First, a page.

BERLIN • An 11th-hour deal clinched by German Chancellor Angela Merkel to rescue her fragile government by limiting migrant arrivals has run into European resistance, with neighbouring Austria vowing to "protect" its borders.
In high-stakes crisis talks overnight, Dr Merkel put to rest for now a dangerous row with Interior Minister Horst Seehofer that had threatened the survival of her shaky 100-day-old coalition.
A relieved-looking Dr Merkel, who has been in power since 2005, emerged from the late-night negotiations hailing a "very good compromise" that would "control" new arrivals of migrants and asylum seekers while upholding European Union cooperation and values.
However criticism from Vienna and her junior coalition partner, the Social Democrats (SPD), yesterday threatened to throw a spanner in the works, just as Germany hoped to emerge from a crippling weeks-long political standstill.
If the agreement reached on Monday evening is approved by the German government as a whole, "we will be obliged to take measures to avoid disadvantages for Austria and its people", Austria's government said in a statement.
It added it would be "ready to take measures to protect our southern borders", in particular those with Italy and Slovenia.
The remarks raised the spectre of a domino effect in Europe, with member states taking increasingly restrictive measures to shut out refugees.
Under the pact, which Dr Merkel's Christian Democratic Union (CDU) and the Bavarian Christian Social Union (CSU) led by Mr Seehofer hailed as a victory, both leaders have agreed to tighten border controls and set up closed "transit centres" to allow the speedy processing of asylum seekers and the repatriation of those who are rejected.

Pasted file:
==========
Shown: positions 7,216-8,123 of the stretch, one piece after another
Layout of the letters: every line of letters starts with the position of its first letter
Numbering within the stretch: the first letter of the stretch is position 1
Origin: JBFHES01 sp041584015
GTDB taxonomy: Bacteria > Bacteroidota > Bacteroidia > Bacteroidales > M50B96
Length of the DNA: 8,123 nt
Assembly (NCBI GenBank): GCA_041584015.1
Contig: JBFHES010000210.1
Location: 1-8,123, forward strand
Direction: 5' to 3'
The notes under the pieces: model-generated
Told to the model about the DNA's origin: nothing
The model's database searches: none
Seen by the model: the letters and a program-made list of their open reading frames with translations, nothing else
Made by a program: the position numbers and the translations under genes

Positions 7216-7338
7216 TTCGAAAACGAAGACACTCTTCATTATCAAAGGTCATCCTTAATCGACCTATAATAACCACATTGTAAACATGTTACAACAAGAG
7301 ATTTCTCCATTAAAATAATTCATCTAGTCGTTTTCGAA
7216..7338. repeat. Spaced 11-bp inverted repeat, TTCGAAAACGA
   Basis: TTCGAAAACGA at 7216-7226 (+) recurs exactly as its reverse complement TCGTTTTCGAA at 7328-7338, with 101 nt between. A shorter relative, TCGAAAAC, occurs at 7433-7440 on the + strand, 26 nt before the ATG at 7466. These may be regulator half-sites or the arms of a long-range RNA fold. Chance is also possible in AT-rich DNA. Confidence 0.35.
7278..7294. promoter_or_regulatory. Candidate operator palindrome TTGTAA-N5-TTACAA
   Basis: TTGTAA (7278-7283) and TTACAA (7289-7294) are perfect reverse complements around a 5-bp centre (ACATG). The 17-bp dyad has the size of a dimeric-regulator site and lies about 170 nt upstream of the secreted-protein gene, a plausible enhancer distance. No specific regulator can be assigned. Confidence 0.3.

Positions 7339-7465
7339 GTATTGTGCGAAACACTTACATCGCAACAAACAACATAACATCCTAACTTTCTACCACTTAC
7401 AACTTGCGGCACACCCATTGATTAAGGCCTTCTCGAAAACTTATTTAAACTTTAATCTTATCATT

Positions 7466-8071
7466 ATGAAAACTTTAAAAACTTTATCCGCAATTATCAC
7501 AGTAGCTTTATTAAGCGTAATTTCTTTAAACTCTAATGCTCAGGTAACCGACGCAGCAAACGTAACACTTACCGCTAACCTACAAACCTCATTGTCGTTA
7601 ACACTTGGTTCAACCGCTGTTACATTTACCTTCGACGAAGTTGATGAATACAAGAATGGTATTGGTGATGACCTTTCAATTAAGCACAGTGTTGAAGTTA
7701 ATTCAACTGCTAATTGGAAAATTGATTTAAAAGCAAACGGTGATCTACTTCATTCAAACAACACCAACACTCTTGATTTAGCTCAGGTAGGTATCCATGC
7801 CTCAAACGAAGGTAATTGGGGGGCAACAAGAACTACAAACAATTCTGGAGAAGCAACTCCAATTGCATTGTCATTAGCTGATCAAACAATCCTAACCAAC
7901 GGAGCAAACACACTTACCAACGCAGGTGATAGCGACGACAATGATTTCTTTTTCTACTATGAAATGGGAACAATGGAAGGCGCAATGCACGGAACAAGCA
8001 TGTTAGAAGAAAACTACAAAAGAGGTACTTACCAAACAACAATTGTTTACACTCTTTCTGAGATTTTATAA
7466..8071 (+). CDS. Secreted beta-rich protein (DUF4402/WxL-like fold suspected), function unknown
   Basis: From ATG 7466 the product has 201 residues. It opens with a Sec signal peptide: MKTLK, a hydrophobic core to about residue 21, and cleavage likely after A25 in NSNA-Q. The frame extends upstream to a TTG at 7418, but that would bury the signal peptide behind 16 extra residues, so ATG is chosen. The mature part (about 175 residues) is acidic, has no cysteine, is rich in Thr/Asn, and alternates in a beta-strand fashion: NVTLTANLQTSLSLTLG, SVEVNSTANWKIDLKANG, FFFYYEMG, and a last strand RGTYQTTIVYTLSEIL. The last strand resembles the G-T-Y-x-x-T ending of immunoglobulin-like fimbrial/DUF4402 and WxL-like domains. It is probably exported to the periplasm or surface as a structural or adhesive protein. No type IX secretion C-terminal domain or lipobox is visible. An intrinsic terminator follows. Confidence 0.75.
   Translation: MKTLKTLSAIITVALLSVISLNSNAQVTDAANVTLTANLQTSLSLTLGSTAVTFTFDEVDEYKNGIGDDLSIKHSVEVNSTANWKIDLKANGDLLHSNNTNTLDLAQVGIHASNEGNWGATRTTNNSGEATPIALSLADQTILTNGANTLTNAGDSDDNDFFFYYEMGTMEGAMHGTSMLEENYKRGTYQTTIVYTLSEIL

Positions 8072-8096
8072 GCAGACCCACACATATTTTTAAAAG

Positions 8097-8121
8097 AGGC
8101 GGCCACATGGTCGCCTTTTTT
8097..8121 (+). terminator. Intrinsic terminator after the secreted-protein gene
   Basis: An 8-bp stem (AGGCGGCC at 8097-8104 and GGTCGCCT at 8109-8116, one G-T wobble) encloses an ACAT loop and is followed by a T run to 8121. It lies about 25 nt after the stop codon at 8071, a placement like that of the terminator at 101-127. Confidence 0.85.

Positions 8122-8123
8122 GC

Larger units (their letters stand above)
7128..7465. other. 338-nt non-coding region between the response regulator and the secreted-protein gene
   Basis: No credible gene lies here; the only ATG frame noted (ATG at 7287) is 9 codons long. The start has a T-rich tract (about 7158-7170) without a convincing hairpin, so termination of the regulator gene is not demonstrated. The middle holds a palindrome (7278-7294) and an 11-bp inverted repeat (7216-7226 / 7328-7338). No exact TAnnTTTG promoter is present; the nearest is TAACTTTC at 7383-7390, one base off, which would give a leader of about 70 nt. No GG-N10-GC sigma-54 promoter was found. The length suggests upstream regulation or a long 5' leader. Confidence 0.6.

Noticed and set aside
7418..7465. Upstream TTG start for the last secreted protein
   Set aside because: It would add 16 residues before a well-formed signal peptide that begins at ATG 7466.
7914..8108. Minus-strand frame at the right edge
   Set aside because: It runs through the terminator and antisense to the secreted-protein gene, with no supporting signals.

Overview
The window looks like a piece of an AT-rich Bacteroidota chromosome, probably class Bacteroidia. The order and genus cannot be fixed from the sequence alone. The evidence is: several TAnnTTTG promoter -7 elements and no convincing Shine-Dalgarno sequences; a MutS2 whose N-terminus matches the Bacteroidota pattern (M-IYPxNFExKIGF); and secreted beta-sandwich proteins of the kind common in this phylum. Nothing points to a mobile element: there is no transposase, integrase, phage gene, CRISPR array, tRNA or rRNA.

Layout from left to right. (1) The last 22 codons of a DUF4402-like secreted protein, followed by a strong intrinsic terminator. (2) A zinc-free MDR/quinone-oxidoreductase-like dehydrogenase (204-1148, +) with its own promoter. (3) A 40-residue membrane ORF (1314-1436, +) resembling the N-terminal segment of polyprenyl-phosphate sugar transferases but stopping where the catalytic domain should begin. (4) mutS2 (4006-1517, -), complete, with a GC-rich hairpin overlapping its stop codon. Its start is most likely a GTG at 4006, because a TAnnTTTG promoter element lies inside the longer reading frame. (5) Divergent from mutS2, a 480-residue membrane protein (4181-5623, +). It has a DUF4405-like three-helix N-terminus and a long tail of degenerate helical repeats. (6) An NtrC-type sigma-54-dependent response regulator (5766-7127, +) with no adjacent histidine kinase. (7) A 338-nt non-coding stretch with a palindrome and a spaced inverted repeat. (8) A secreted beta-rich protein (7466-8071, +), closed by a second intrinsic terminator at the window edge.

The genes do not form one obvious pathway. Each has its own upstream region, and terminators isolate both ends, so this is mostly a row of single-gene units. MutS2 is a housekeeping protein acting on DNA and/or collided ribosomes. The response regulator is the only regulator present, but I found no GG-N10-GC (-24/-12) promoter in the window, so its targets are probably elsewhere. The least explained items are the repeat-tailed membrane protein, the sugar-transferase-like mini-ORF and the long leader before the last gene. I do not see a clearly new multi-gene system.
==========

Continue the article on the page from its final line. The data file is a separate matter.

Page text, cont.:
They would either be sent back to EU countries that previously registered them or, in case arrival countries reject this, they would be sent to Austria, pending a now questionable agreement with Vienna.
But doubts were voiced quickly by other parties and groups, accusing Dr Merkel of bidding a final farewell to her welcoming stance towards asylum seekers taken at the height of the influx in 2015.
Refugee support group Pro Asyl slammed what it labelled "detention centres in no-man's land" and said that German power politics were being played out "on the backs of those in need of protection".
Ms Annalena Baerbock of the opposition Greens party spoke of "internment camps", accusing the conservatives of "bidding goodbye to our country's moral compass".
SPD leader Andrea Nahles said yesterday after a party meeting that there are still "significant questions" on the deal. The Social Democrats were to hold a joint meeting with the CDU/CSU bloc later yesterday.
Mr Carsten Nickel, an analyst at Teneo Intelligence in London, said: "This (the deal) provides a break but it's not the end of the infighting."
The conflict's political driving forces, including a state election in Bavaria in October, "will remain with us for months to come", he said.
AGENCE FRANCE-PRESSE, BLOOMBERG